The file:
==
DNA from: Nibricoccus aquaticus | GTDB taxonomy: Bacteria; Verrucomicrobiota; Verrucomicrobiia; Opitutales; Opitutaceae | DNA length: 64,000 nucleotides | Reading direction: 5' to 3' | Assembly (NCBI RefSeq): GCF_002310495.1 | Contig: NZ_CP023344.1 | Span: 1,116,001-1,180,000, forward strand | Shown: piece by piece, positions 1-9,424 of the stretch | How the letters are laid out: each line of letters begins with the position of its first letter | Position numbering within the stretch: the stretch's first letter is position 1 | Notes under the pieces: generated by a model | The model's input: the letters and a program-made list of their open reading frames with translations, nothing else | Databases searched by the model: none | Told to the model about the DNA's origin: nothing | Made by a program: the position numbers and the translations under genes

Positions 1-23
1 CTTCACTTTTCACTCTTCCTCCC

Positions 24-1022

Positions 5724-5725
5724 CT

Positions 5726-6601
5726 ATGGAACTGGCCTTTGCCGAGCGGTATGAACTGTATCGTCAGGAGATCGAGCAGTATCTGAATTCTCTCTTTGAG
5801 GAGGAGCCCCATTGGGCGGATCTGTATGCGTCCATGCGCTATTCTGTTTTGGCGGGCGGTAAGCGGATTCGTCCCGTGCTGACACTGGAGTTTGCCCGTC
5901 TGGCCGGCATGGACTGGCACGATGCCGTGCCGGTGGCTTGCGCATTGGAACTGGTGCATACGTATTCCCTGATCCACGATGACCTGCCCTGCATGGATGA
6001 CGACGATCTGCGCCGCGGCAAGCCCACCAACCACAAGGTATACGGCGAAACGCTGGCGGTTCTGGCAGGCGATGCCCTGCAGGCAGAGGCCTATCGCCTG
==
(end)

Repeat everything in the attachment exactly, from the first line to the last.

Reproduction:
DNA from: Nibricoccus aquaticus | GTDB taxonomy: Bacteria; Verrucomicrobiota; Verrucomicrobiia; Opitutales; Opitutaceae | DNA length: 64,000 nucleotides | Reading direction: 5' to 3' | Assembly (NCBI RefSeq): GCF_002310495.1 | Contig: NZ_CP023344.1 | Span: 1,116,001-1,180,000, forward strand | Shown: piece by piece, positions 1-9,424 of the stretch | How the letters are laid out: each line of letters begins with the position of its first letter | Position numbering within the stretch: the stretch's first letter is position 1 | Notes under the pieces: generated by a model | The model's input: the letters and a program-made list of their open reading frames with translations, nothing else | Databases searched by the model: none | Told to the model about the DNA's origin: nothing | Made by a program: the position numbers and the translations under genes

Positions 1-23
1 CTTCACTTTTCACTCTTCCTCCC

Positions 24-1022

Positions 5724-5725
5724 CT

Positions 5726-6601
5726 ATGGAACTGGCCTTTGCCGAGCGGTATGAACTGTATCGTCAGGAGATCGAGCAGTATCTGAATTCTCTCTTTGAG
5801 GAGGAGCCCCATTGGGCGGATCTGTATGCGTCCATGCGCTATTCTGTTTTGGCGGGCGGTAAGCGGATTCGTCCCGTGCTGACACTGGAGTTTGCCCGTC
5901 TGGCCGGCATGGACTGGCACGATGCCGTGCCGGTGGCTTGCGCATTGGAACTGGTGCATACGTATTCCCTGATCCACGATGACCTGCCCTGCATGGATGA
6001 CGACGATCTGCGCCGCGGCAAGCCCACCAACCACAAGGTATACGGCGAAACGCTGGCGGTTCTGGCAGGCGATGCCCTGCAGGCAGAGGCCTATCGCCTG